By Matt Lau & John Mulderig
The much anticipated Spider-Man: Far From Home (Columbia) is the first Marvel action feature that follows the blockbuster Avengers: Endgame.
As Peter Parker (alter ego of Spider-Man) – once again portrayed by the ever-popular Tom Holland – is adapting to life after the heroic death of his father-figure friend Tony Stark (alias Iron Man) in the aforementioned Avengers conclusion, he is faced with the challenge of being more than just “your friendly neighbourhood Spider-Man” who we saw in Spider-Man: Homecoming.
In Far From Home, Parker travels around Europe on a summer school adventure with his classmates, including best pal Ned (Jacob Batalon), annoying adversary Flash (Tony Revolori), budding reporter Betty (Angourie Rice), and Parker’s love interest MJ (Zendaya).
Snappy and substantial, director Jon Watts provides moviegoers with an adventure full of bloodless derring-do and gentle, innocent romance. As a result, many parents may consider it acceptable for older teens.
True to its title, the film finds the eponymous superhero wanting to spend the journey, which includes stops in Venice and Prague, courting MJ. But hard-driving crime fighter Nick Fury (Samuel L Jackson) forcefully recruits him to join the battle against the sole survivor of a quartet of monsters known as Elementals.
So, at Fury’s behest, Peter teams with Quentin Beck, aka Mysterio (Jake Gyllenhaal), an alien whose world – a version of Earth that existed in a different part of the multiverse – was destroyed by the creatures.
He’s eventually so impressed with this new comrade that he gives him the vastly powerful technological system, dubbed EDITH, that he inherited from his late mentor, Tony Stark. Peter soon discovers, however, that his trust may have been misplaced.
Screenwriters Chris McKenna and Erik Sommers continue to explore the franchise’s recurring theme about the responsibilities that come with power. In this case, Peter’s regifting of EDITH, a sort of weaponised Alexa or Siri, is symptomatic of his doubts about his ability to step into Stark’s shoes.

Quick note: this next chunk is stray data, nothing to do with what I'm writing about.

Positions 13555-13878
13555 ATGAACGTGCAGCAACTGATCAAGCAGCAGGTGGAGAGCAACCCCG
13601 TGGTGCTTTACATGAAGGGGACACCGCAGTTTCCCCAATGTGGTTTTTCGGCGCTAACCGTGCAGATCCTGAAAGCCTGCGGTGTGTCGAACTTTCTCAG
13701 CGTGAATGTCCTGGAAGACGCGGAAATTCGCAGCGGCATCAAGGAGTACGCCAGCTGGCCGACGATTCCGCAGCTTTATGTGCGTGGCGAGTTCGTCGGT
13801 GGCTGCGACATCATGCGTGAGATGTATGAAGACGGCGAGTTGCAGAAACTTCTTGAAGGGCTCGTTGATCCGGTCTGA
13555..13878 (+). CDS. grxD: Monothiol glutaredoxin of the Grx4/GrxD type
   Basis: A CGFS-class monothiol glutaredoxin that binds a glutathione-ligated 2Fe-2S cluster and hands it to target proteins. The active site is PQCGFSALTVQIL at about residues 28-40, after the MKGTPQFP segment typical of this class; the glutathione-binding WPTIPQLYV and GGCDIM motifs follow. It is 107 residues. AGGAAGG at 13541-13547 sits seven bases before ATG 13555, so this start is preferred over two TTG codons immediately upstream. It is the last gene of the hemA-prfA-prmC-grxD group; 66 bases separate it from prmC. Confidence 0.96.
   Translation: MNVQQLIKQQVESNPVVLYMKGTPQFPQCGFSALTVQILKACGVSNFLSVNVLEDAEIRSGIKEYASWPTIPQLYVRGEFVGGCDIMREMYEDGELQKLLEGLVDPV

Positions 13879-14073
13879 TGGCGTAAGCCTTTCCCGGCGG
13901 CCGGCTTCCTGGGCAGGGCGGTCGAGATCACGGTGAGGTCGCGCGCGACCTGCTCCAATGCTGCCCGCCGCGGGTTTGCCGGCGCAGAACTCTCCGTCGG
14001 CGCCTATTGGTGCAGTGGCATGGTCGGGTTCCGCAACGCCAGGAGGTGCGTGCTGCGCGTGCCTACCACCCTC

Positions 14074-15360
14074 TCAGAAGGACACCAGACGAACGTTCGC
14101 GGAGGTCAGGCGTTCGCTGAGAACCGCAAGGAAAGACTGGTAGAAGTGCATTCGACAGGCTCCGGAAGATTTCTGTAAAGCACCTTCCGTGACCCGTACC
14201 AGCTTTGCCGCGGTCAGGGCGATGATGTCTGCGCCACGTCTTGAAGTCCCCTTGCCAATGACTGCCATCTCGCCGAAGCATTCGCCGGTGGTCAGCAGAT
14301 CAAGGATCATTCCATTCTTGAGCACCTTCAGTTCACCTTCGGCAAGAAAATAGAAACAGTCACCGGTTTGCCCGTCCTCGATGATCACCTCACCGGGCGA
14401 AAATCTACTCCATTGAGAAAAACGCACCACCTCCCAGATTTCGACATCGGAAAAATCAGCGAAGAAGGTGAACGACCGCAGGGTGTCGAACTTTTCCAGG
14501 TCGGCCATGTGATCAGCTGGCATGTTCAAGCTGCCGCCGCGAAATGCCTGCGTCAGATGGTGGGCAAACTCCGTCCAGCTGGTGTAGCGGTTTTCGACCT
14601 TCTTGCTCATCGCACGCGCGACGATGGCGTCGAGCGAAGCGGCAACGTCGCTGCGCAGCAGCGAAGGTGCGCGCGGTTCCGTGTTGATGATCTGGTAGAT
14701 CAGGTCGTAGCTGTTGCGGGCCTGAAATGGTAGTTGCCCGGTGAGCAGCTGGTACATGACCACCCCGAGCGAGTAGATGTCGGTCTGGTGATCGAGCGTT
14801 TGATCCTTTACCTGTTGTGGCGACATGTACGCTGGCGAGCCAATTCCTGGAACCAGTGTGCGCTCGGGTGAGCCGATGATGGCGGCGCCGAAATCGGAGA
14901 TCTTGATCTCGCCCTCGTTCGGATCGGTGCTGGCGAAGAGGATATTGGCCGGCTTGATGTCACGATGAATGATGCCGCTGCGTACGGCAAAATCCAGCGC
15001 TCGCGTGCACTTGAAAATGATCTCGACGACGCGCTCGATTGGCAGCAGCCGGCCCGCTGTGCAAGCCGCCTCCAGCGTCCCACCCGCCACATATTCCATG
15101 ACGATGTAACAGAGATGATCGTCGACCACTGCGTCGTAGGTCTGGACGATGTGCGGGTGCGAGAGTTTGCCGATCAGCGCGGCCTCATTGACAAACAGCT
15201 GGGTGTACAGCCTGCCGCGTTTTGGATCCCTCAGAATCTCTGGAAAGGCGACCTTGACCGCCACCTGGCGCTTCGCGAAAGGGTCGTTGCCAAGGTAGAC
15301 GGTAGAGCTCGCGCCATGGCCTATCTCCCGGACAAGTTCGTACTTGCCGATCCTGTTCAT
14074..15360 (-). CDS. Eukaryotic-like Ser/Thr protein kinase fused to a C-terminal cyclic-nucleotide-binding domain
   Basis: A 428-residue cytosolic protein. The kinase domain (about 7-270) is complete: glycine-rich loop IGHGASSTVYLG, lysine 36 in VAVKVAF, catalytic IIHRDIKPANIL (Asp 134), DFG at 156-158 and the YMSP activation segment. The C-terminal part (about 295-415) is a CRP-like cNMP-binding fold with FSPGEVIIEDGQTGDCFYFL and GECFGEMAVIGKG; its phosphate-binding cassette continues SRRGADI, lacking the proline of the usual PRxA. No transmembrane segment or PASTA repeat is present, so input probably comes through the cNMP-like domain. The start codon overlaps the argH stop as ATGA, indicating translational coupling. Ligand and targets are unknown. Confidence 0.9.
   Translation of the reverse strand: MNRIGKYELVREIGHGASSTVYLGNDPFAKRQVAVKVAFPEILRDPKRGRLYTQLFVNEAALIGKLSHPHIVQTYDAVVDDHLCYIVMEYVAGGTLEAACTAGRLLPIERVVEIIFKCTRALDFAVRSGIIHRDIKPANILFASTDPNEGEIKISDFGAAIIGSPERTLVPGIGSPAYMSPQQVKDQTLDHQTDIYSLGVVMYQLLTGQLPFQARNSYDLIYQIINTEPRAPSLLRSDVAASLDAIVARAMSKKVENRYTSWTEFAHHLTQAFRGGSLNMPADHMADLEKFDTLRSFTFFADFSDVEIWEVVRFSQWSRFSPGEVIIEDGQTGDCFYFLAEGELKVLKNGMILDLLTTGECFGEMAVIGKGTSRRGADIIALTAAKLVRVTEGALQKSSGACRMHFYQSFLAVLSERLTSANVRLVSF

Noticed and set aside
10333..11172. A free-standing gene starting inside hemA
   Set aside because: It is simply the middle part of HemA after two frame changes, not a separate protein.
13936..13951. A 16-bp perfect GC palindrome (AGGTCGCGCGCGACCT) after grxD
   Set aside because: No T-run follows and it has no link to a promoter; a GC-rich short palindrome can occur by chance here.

The script touches comically on some subjects unfit for little kids. Thus, a character is quoted as theorising that Parker’s long, mysterious absences while he’s off being Spider-Man are due to his secret career as a male escort.
Similarly, Tony’s sidekick, Happy (Jon Favreau) – who has begun a romance with Peter’s guardian, Aunt May (Marisa Tomei) – references the fact that he once came across some salacious material in Peter’s possession but concealed this discovery from May.
These brief jokes are intended light-heartedly, but they’re clearly not fare for small fry – who might also be frightened by the scale and intensity of the action.
Note: Marvel film aficionados know full well to patiently await the crucial post-credit scenes.
The film contains frequent stylised combat, mature references, including to pornography and prostitution, at least one mild oath, as well as a couple of crude and a few crass terms.
The Catholic News Service classification is A-III – adults. The Motion Picture Association of America rating is PG-13 – parents strongly cautioned. Some material may be inappropriate for children under 13.